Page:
Below are my current and former research projects. Broadly speaking, my research interests are in twentieth century American history, community activism, social justice movements, US citizenship, the history of veterans, radical history, and urban history.
Super Citizenship: American Veterans and the Fight for Human Rights (2018-22)
This post-doctoral project will produce the first comprehensive history of veteran activism and protest in the U.S. Whenever soldiers have returned home from a conflict, they have attempted to re-integrate into civilian life in the U.S. However, veterans throughout US conflicts have emerged to claim, complicate, or contest American citizenship by engaging in protests or activist causes—often opposing the very government that enlisted them. Soldiers are trained to serve and protect but what do veterans do with this sense of duty after war? Whether it is segregation, land ownership, or LGBT rights, ex-soldiers have historically been present to lend their status as veterans to support numerous human rights issues. This project contends that U.S. veterans have played a major role in shaping American society since World War I, despite a significant lack of scholarly attention to the history of veterans. In exploring the intersections of citizenship, activism, and veterans, this project will provide a radically new perspective on the limits and opportunities of U.S. citizenship and the involvement of veterans in social movements.
Loisaida as Urban Laboratory: Puerto Rican Community Activism in New York (2014-18)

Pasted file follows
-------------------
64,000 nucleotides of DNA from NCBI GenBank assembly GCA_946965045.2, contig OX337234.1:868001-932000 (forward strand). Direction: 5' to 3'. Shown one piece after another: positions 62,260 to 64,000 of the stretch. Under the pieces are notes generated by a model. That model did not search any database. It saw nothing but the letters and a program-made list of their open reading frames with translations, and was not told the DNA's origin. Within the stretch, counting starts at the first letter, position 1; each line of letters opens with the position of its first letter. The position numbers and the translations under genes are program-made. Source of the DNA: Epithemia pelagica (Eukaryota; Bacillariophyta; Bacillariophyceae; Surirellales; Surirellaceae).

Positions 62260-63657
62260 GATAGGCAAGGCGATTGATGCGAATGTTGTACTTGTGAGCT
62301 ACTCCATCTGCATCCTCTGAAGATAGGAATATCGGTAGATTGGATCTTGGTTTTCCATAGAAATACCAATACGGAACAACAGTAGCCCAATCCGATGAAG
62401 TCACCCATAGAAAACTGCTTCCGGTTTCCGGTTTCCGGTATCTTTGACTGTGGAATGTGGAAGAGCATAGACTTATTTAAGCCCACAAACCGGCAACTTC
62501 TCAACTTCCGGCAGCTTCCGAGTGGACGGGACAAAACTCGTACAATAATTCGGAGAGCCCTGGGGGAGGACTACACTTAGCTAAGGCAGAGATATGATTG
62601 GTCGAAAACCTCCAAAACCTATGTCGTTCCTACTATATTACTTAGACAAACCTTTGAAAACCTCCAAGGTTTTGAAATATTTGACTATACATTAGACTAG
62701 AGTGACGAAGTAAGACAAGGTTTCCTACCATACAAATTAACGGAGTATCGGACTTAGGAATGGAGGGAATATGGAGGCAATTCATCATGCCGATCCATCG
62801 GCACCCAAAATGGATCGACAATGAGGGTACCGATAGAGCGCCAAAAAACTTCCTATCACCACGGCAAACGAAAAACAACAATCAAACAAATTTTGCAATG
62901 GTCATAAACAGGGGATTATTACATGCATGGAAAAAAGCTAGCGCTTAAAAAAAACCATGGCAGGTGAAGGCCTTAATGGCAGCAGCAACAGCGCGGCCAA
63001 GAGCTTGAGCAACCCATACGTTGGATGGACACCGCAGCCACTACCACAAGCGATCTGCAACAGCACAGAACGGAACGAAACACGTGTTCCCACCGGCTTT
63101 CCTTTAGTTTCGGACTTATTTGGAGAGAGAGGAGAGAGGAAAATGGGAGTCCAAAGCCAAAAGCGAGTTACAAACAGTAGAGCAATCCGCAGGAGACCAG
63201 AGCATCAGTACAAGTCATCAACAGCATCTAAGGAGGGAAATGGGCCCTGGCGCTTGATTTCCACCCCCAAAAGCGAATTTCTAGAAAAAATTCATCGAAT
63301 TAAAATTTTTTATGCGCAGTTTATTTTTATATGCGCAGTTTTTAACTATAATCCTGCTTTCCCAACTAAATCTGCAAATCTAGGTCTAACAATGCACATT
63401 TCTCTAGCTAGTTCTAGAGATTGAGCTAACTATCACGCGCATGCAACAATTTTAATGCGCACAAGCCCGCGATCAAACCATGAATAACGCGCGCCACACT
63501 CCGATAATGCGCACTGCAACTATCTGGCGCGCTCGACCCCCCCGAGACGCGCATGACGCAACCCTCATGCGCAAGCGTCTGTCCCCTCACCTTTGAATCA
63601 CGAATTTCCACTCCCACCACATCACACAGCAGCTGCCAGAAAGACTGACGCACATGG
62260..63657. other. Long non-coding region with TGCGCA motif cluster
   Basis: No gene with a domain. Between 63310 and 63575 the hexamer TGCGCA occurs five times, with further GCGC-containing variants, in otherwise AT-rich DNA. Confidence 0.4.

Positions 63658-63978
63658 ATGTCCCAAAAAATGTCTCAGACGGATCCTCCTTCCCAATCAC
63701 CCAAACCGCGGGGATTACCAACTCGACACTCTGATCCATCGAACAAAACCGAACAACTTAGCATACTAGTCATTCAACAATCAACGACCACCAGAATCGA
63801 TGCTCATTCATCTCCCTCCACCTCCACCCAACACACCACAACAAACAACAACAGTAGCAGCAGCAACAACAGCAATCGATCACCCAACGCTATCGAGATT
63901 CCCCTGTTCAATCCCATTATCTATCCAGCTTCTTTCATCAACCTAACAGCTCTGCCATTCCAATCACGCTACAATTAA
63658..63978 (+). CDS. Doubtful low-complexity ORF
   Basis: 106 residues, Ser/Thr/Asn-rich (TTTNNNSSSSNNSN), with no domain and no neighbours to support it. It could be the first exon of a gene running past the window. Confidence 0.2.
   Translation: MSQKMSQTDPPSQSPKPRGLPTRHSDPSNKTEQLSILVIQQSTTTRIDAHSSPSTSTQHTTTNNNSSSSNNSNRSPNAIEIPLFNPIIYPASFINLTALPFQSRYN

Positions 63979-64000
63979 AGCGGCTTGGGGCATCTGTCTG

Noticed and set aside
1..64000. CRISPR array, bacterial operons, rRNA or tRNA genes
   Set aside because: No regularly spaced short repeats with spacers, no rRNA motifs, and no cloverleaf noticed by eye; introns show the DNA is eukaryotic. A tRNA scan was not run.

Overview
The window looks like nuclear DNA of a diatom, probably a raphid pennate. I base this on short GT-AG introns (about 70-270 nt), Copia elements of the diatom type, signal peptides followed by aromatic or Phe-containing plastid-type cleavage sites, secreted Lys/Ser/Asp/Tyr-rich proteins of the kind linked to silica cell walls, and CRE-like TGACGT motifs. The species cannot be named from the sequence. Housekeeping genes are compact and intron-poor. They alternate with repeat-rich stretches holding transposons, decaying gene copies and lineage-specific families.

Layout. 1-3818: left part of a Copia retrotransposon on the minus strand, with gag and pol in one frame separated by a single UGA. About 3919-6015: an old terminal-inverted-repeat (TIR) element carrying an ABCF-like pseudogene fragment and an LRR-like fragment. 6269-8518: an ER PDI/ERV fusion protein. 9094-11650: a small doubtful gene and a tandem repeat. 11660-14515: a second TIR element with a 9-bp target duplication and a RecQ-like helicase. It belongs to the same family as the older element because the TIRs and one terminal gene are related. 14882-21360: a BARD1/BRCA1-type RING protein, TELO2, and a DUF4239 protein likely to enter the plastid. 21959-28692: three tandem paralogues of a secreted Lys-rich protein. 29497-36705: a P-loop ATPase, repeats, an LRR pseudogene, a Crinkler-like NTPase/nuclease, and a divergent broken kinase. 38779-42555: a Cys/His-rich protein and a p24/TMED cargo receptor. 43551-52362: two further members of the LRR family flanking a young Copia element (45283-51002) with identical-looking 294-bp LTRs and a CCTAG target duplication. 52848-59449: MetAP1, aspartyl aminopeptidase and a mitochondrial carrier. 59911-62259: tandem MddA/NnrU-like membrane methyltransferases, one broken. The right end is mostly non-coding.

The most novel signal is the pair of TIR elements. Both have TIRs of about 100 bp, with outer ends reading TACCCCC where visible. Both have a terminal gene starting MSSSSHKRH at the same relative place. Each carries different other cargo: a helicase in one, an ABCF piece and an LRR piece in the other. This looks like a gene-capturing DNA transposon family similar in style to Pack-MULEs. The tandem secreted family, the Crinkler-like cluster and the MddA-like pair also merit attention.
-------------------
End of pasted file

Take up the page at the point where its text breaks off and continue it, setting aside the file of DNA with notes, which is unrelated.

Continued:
This PhD project offers the first in-depth analysis of the network of Puerto Rican community activism in the Lower East Side from 1964 to 2001. The community of Loisaida organized itself to fight against postwar urban deindustrialization, housing disinvestment, and gentrification, which threatened to displace an entire generation of Puerto Ricans who migrated to this New York neighborhood and tried to make it their home. Using an amalgam of unprocessed organizational archives, oral histories, ephemera, and neighborhood publications, this project recreates the history of community action in Loisaida. Focusing on key institutions and community groups that mobilized residents and built a lasting activist network, it demonstrates how community groups pioneered a methodology for more sustainable community activism. These activists turned Loisaida into their laboratory, constantly experimenting with and adapting new strategies to put up a solid defense against absentee landlords, greedy developers, opportunist politicians, and an era of increased policing of urban space. Analyzing the interplay of community activism, urban politics, and Puerto Rican history in this urban laboratory of Loisaida provides three crucial insights: (1) the necessity for grassroots organizations to adapt their activism to the changing needs of the community, (2) the creativity of urban communities to transform and design their immediate environment, and (3) the root causes that keep activist campaigns from reaching their full potential.